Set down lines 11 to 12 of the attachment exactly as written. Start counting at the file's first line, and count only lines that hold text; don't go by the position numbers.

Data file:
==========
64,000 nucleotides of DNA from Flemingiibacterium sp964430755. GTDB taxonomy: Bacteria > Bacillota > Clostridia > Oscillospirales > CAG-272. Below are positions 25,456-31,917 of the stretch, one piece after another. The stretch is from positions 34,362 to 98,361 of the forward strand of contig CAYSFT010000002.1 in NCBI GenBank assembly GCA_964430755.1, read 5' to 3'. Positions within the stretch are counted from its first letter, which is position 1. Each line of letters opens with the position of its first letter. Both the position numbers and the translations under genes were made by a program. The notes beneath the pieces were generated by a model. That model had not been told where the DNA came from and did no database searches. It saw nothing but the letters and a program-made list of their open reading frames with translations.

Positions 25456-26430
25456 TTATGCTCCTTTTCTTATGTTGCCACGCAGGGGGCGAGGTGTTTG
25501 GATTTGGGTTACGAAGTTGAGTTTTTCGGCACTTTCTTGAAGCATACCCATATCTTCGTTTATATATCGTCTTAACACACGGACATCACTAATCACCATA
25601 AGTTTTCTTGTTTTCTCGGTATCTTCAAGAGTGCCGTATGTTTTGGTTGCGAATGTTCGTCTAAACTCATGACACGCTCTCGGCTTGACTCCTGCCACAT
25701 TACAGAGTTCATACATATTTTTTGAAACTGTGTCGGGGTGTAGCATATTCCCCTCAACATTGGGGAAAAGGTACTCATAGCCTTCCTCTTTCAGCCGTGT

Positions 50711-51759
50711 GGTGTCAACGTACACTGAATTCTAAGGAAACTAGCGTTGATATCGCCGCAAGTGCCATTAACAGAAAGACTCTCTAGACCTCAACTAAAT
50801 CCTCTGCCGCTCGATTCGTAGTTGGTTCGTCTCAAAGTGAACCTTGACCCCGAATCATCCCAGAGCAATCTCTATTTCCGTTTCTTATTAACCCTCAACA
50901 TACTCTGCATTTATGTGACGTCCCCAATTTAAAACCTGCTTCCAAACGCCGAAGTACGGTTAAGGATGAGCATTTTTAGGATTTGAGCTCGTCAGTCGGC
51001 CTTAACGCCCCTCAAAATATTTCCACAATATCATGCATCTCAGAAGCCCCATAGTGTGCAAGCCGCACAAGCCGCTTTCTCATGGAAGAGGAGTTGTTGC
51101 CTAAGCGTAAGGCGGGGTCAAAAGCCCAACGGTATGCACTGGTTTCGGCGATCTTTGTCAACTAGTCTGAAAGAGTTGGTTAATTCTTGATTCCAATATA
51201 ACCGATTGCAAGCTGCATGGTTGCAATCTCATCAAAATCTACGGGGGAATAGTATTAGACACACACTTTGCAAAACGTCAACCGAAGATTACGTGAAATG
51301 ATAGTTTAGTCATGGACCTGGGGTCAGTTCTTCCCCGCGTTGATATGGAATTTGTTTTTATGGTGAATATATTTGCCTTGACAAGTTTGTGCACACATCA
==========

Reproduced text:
51001 CTTAACGCCCCTCAAAATATTTCCACAATATCATGCATCTCAGAAGCCCCATAGTGTGCAAGCCGCACAAGCCGCTTTCTCATGGAAGAGGAGTTGTTGC
51101 CTAAGCGTAAGGCGGGGTCAAAAGCCCAACGGTATGCACTGGTTTCGGCGATCTTTGTCAACTAGTCTGAAAGAGTTGGTTAATTCTTGATTCCAATATA